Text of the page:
I’ll be blogging about each one, right here. If you have any to add, I’m all ears!

Finding your purpose is one thing. Pursuing it is another.  And that’s where the “D” word comes in. You know, Discipline.

Oy…I can almost feel you recoil at the very mention. “Not the ‘D’ word…anything but that!”

Hear me out.  Discipline has gotten a bum rap.  Discipline is not a means of punishment. It’s actually the source of pleasure, the essence of power and  the path to Greatness.

Think of it this way. Discipline comes from the latin word ‘disciple,’ and means ‘being a disciple unto oneself.’  Discipline asks you to become your own biggest fan, viewing yourself in the very best light, being kind to yourselves when things don’t go well, doing what needs to be done, as best as you can.

Discipline is Step #3 of Sacred Success™. And it’s especially important to women.

In  my interviews with high earners, I noticed that success tends to be a very emotional process.  Unlike men, we haven’t  been groomed for greatness.

Practically every woman I interviewed made the same observation. In the world of work,  men assume they’re competent,  feel entitled, and tend to risk big.   Women assume they’re inadequate, feel apprehensive and tend to hold back.

So many aspiring women, especially in the beginning, described  feeling:

  • guilt (Do I really have a right to this?)
  • doubt (Can I handle it? Am I on the right path?)
  • fear (Am I doing it right? Will I fail?)

For many, these questions are like quicksand, keeping us stuck, sucking  us under.

What I wanted to know was what enabled the most successful ones to keep going higher? The answer became obvious—the “D” word .

I’m going to talk more about discipline in blogs to come. I’ll tell you about 4 techniques that are anything but traditional. But now I’d love to hear from you. What’s your reaction to the “D” word?

Whoa…I must have struck a chord.  Since I announced my Sacred Success™ retreat, I’ve been flooded with emails…most saying the same thing: “I wish I knew my purpose, but…..”I’ve found that, among those women not reaching the success they desire or the fulfillment they crave, most have only a vague idea of their purpose, if that.   A lack of purpose can be disheartening. Having one, however, is positively galvanizing. This is the work of Step #2.  This is the essence of Sacred Success™. As I learned from women  who make millions—a woman with a purpose is  a force to be reckoned with. I’ve been blessed. I’ve known my purpose for 30 years—to empower women. But for those of you wishing to find—or redefine—yours, let me give you some ideas on where to look, based on my own experience.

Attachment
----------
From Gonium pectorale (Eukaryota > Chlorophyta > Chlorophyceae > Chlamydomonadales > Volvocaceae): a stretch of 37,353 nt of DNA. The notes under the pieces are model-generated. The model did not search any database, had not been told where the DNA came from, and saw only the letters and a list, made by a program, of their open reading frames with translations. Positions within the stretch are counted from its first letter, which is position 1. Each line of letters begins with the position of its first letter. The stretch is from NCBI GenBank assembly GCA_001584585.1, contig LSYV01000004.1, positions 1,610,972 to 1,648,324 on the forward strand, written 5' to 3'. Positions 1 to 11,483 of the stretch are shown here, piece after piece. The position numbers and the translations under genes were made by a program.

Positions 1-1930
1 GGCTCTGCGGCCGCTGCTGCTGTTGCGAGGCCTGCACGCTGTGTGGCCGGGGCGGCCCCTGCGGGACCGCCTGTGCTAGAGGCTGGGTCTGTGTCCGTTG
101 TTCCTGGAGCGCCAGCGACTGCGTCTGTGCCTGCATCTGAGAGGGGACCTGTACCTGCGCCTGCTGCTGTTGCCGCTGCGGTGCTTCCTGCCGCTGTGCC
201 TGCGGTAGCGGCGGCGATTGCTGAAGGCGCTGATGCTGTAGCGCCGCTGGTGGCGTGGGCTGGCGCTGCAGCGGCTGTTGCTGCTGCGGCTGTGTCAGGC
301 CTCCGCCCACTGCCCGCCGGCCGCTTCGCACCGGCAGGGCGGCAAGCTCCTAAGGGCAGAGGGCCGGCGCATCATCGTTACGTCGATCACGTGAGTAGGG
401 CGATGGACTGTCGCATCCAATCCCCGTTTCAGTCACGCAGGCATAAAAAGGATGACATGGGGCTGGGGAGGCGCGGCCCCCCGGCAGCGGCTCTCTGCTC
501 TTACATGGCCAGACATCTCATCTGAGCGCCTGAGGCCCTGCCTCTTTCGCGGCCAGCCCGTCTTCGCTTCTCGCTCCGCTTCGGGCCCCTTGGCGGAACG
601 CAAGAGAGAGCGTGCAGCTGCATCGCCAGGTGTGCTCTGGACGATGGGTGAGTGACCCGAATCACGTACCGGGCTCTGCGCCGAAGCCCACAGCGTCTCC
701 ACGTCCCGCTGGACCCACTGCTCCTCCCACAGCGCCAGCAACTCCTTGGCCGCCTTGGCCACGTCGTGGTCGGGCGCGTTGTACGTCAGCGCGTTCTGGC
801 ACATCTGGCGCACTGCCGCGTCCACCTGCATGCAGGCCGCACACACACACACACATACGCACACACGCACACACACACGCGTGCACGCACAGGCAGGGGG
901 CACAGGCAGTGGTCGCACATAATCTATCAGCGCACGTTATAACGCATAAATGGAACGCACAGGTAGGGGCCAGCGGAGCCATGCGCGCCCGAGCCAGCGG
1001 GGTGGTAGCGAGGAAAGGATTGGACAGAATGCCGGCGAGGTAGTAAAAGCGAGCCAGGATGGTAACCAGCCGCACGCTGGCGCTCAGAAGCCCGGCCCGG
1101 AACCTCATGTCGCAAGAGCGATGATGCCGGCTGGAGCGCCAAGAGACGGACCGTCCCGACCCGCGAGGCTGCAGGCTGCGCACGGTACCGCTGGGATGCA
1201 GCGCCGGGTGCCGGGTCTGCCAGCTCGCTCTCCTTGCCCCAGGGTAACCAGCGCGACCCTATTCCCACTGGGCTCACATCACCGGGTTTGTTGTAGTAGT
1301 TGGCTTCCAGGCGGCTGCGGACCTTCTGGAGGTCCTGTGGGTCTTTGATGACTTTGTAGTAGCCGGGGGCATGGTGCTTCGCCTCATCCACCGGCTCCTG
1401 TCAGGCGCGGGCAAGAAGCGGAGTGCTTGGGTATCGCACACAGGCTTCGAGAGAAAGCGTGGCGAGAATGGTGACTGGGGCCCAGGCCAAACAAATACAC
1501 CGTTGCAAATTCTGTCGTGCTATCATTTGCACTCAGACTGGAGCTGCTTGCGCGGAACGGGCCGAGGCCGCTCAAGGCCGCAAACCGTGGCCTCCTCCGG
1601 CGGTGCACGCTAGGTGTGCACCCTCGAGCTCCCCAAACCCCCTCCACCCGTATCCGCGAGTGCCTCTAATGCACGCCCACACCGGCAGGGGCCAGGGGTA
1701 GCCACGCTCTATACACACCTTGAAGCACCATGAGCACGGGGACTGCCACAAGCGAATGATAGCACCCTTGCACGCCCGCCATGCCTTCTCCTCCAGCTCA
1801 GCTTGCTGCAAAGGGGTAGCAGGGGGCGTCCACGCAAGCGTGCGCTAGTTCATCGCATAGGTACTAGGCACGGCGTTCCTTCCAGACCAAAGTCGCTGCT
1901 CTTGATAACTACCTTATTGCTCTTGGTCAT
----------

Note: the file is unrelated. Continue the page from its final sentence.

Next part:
1.  In Past Pain

I had a line in my book, Prince Charming Isn’t Coming, that my editor cut because she considered it corny. “In our deepest pain, lies our highest purpose.” I’m not sure our life purpose has to come from pain, but it’s a good place to start looking. What’s been your most painful challenge in life?

2.  In World Problems

Someone once asked me, way back in graduate school: “If you had a magic wand, what one thing would you change on this planet?” I knew immediately: liberate women to work as equals among men (mind you, it was the 70s!). Right after that, I got a job at the Women’s Center on campus, helping women re-entering the workforce. That started the trajectory that’s led me to where I am today.  Look around…what  global problem do you feel super-strongly about? How could you contribute to the solution?

3.  In Childhood Play

When I was little, I always played school with my sisters. Of course, I was the teacher. Later, I organized a neighborhood camp, me being the sole counselor. As I grew older, I dreamt of becoming a college professor. I had babies instead. As we look back at the tapestry of our lives, it’s easy to spot certain threads that continually repeat, displaying an unwavering pattern holding clues to our purpose.  What did you love to play as a kid?

4.  In Secret fantasies

You know, those pipe-dreams you’ve never told anyone about…because they’re so absurd, it’s embarrassing. Mine was to be a rock star (oh god, it’s true).  Once, someone asked me: “If you could have anyone’s job, who would you be?”  That was easy.  Neil Diamond.  When he asked me why, the words just slipped out: “I want to write my songs and sing them.” This phrase so resonated, I’ve let it guide me through a myriad of careers. OK, so I can’t carry a tune.  But I’ve managed to write my songs (books) and sing (teach) them.  If you could have anyone’s job, who would YOU be?